Mr. Hinton then listed several trends to watch. "Contracting for services likely will continue to increase because of further downsizing and initiatives such as the Federal Activities Inventory Reform Act of 1998 (FAIR). This legislation requires agencies to identify functions that could be performed by the private sector. Agency spending on information technology-related goods and services, currently about $40 billion annually, likely will increase as agencies seek to modernize their equipment and continue to take advantage of the latest technologies. Also, recent budget projections indicate that spending on acquisitions of major defense equipment will likely increase. We should also expect that electronic commerce will become the preferred approach for accomplishing a variety of procurement tasks, ranging from conducting market research, to selecting suppliers, to placing orders, to making payments online...With the proliferation of Internet use throughout government, industry, and the public, agencies are seeking to capitalize on electronic commerce capabilities to improve efficiency and economy. At the same time, agencies must understand and manage the challenges and risks of using a global, public, electronic network. To avoid loss of public trust, agencies must strive for reliability, integrity, security, and privacy in all electronic commerce transactions."

Though agencies may be acquiring goods and services faster, "questions remain about whether these efficiencies have come at the expense of competition and good pricing. For example, we have found that DOD receives few competing proposals on large information technology orders. We also have reported that some contracting officials are having difficulty making the transition from pricing goods and services based on the costs incurred by contractors to a commercial model in which factors other than cost are the principal means used to establish prices. This sometimes resulted in significantly higher prices than previously paid. For example, a defense agency paid $453 per unit for wiring harnesses for the C-130 aircraft, even though it had paid only $91 per unit 2 years earlier. The buyer did not use this price history to try to negotiate a lower price."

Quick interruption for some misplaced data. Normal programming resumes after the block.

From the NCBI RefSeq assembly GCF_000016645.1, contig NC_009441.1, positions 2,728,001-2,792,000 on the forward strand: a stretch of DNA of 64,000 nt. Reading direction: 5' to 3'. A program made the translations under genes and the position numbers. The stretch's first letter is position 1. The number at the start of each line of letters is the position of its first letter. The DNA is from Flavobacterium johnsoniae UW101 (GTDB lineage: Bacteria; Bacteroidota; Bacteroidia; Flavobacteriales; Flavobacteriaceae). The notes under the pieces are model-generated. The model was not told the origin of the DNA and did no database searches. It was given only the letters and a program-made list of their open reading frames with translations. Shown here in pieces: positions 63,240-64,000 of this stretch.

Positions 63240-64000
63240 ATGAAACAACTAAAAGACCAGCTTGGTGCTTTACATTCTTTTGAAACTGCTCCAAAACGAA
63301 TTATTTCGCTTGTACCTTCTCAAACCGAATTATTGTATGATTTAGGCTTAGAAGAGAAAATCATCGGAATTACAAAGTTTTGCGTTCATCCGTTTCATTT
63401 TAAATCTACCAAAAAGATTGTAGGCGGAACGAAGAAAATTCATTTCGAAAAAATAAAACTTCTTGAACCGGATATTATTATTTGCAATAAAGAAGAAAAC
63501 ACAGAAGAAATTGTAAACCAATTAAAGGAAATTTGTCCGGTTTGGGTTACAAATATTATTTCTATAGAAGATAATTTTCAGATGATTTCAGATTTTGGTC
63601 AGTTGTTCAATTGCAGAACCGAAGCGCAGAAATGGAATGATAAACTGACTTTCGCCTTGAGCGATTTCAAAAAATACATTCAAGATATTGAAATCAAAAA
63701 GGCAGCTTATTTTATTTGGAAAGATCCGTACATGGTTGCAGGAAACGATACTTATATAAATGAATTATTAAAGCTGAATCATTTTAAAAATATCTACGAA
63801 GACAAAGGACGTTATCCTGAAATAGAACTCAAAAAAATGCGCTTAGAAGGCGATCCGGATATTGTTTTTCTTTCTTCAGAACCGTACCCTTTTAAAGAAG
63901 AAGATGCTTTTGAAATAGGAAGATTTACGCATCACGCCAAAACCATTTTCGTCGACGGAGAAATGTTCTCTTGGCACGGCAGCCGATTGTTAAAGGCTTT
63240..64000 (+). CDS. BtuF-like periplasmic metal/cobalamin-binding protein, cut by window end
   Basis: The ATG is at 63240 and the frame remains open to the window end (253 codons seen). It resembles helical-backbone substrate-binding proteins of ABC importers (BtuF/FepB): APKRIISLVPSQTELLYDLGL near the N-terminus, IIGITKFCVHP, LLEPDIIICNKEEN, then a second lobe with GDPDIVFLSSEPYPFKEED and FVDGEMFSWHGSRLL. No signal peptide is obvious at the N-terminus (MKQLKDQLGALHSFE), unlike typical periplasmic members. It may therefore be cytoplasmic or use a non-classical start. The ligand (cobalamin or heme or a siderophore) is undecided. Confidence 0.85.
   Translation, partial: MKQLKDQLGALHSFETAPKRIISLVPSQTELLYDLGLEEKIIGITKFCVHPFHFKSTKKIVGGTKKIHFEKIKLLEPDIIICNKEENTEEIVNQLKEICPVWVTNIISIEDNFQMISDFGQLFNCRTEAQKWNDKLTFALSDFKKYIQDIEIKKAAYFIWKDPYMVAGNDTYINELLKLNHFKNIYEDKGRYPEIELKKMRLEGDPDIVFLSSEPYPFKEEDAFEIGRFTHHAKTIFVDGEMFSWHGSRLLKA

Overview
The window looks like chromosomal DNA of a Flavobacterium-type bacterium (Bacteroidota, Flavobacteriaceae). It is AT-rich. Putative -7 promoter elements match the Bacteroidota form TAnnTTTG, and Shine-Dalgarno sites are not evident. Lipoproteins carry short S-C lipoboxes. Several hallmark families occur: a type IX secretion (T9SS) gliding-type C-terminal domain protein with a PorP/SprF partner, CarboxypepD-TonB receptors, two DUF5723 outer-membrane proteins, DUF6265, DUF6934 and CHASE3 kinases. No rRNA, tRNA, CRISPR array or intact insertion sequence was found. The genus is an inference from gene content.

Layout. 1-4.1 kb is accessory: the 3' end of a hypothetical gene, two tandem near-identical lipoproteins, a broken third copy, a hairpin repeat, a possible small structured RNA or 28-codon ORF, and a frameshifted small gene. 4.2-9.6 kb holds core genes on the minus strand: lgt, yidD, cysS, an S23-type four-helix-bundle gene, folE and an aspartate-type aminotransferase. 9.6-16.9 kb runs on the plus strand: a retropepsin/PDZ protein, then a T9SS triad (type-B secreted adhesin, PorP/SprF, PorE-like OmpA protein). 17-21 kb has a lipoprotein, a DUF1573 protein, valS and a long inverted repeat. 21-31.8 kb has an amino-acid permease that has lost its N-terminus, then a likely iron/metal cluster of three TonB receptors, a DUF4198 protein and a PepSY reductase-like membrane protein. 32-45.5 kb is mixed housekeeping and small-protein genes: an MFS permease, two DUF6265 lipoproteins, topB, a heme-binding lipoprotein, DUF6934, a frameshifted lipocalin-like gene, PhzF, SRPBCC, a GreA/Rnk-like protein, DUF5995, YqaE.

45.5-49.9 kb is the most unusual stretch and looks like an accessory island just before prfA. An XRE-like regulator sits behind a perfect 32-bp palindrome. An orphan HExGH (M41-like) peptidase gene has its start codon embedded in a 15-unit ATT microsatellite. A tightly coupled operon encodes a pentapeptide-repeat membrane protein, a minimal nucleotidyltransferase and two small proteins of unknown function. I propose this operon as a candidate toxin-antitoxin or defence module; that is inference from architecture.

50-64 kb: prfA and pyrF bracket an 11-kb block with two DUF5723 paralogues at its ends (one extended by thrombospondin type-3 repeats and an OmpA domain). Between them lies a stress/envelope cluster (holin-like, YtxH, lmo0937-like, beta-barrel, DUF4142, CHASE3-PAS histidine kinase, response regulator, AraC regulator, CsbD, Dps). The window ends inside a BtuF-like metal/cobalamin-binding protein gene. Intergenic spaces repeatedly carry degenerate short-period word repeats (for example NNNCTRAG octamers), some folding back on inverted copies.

Mr. Hinton said that GAO believes the most significant challenges to federal acquisition involve three key areas: improving the outcomes of defense systems acquisitions; acquiring and using information technology; and addressing acquisition workforce issues.

In conclusion, Mr. Hinton said, "Lasting improvements in federal procurement operations offer the potential to save billions of dollars, dramatically improve services to the American public, and strengthen confidence in the accountability and performance of our national government. However, much more needs to be done to achieve real and sustained improvements. It will take time to improve agency procurement operations because the problems we have identified are difficult ones and are deep-rooted in very large programs and organizations. There is much to be learned from the best practices of leading, high-performing private sector organizations. When use of commercial best practices is determined to be appropriate, government agencies should adopt such practices unless there is a compelling reason not to. To ensure that progress continues, sustained management attention and congressional oversight -- particularly involving weapons systems, information technology, and human capital issues -- will be necessary."

FOR FURTHER INFORMATION CONTACT: Barry McVay at 703-451-5953 or by e-mail to BarryMcVay@FedGovContracts.com.